Saturday, October 17, 2009

Some Saturday C. S. Lewis - Limpets and the Rejection of a Personal God

"Some Saturday C. S. Lewis" was introduced and explained here. The following quotation is from Miracles, which was originally published in 1947 and revised in 1960.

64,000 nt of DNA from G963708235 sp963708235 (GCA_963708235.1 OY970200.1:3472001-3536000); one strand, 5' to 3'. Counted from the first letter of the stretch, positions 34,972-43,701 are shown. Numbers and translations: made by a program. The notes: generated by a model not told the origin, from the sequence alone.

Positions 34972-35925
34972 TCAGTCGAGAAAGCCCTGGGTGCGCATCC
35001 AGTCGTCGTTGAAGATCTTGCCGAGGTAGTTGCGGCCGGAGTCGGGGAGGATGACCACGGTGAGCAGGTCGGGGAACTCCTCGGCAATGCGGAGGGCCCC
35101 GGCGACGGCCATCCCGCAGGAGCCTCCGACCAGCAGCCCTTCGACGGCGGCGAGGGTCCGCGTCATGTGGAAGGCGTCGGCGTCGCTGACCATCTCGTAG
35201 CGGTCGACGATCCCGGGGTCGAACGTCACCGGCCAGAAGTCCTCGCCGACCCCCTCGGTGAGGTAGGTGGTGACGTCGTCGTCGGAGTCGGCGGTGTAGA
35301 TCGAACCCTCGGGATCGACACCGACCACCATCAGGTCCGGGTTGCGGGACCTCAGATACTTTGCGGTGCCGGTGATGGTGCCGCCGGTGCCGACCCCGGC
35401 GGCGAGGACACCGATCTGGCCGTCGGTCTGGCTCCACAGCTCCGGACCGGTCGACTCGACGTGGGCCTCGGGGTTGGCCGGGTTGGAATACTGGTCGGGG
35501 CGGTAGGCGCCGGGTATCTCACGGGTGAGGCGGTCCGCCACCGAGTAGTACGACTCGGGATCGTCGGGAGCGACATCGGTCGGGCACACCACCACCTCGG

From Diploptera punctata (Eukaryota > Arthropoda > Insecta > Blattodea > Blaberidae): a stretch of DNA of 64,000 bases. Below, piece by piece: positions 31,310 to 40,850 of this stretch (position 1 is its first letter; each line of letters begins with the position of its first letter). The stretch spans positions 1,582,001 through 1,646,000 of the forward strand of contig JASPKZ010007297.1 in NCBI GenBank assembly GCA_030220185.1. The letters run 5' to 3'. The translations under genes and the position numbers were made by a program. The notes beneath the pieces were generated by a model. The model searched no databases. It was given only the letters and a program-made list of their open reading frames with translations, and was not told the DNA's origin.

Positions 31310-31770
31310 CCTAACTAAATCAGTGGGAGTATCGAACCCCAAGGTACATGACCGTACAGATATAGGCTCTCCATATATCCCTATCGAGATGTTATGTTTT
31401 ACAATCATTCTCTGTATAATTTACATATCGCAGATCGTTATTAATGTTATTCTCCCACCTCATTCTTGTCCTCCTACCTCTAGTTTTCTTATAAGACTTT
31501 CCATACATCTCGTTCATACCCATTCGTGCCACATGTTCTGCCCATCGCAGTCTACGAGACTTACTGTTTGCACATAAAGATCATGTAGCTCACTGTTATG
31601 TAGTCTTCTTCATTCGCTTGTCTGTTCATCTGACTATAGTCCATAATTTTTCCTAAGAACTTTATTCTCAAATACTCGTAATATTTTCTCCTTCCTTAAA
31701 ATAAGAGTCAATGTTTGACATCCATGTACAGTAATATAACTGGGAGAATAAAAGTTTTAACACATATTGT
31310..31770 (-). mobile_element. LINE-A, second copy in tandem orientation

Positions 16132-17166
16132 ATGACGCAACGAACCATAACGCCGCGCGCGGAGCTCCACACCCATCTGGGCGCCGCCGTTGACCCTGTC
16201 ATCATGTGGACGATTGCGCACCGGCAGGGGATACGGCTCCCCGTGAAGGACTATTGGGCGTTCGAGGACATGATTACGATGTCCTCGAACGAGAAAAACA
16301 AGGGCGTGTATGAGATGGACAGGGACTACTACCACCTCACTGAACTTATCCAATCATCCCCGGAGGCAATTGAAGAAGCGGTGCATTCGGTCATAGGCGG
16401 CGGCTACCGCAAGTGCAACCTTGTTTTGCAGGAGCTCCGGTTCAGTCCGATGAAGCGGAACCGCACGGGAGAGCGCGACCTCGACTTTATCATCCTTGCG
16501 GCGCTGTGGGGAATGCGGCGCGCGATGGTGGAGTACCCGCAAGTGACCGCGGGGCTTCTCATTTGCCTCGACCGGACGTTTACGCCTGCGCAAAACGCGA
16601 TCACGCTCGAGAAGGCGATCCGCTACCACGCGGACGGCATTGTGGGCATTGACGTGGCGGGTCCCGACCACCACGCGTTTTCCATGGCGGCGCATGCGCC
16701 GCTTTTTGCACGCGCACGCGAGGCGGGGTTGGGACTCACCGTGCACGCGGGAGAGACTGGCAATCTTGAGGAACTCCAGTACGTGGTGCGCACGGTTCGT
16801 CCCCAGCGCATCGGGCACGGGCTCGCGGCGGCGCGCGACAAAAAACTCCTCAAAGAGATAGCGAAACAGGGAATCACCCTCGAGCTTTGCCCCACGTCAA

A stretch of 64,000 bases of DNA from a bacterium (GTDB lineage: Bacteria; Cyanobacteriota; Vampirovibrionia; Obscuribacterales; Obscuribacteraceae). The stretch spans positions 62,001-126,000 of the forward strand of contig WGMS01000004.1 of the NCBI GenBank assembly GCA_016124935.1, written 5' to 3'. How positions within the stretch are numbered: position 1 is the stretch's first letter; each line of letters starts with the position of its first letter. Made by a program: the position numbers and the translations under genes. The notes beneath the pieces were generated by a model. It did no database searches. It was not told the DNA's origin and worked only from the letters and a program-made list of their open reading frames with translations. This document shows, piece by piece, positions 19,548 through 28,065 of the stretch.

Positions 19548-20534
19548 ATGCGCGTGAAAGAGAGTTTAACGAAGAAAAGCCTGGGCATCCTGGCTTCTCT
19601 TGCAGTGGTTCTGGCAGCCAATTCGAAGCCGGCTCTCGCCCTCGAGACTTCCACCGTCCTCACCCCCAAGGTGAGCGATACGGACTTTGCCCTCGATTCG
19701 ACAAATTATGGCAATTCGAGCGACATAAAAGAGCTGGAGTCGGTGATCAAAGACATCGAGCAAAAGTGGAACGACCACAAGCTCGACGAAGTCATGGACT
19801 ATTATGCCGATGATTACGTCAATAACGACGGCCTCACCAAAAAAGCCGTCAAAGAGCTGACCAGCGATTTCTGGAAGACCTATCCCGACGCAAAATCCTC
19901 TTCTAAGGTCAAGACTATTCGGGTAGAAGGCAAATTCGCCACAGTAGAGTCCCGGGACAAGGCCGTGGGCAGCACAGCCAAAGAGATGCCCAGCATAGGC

Why are many people prepared in advance to maintain that, whatever else God may be, He is not the concrete, living, willing, and acting God of Christian theology? I think the reason is as follows. Let us suppose a mystical limpet, a sage among limpets, who (rapt in vision) catches a glimpse of what Man is like. In reporting it to his disciples, who have some vision themselves (though less than he) he will have to use many negatives. He will have to tell them that Man has no shell, is not attached to a rock, is not surrounded by water. And his disciples, having a little vision of their own to help them, do get some idea of Man. But then there come erudite limpets, limpets who write histories of philosophy and give lectures on comparative religion, and who have never had any vision o their own. What they get out of the prophetic limpet's words is simply and solely the negatives. From these, uncorrected by any positive insight, they build up a picture of Man as a sort of amorphous jelly (he has no shell) existing nowhere in particular (he is not attached to a rock) and never taking nourishment (there is no water to drift it towards him). And having a traditional reverence for Man they conclude that to be a famished jelly in a dimensionless void is the supreme mode of existence, and reject as crude, materialistic superstition any doctrine which would attribute to Man a definite shape, a structure, and organs.

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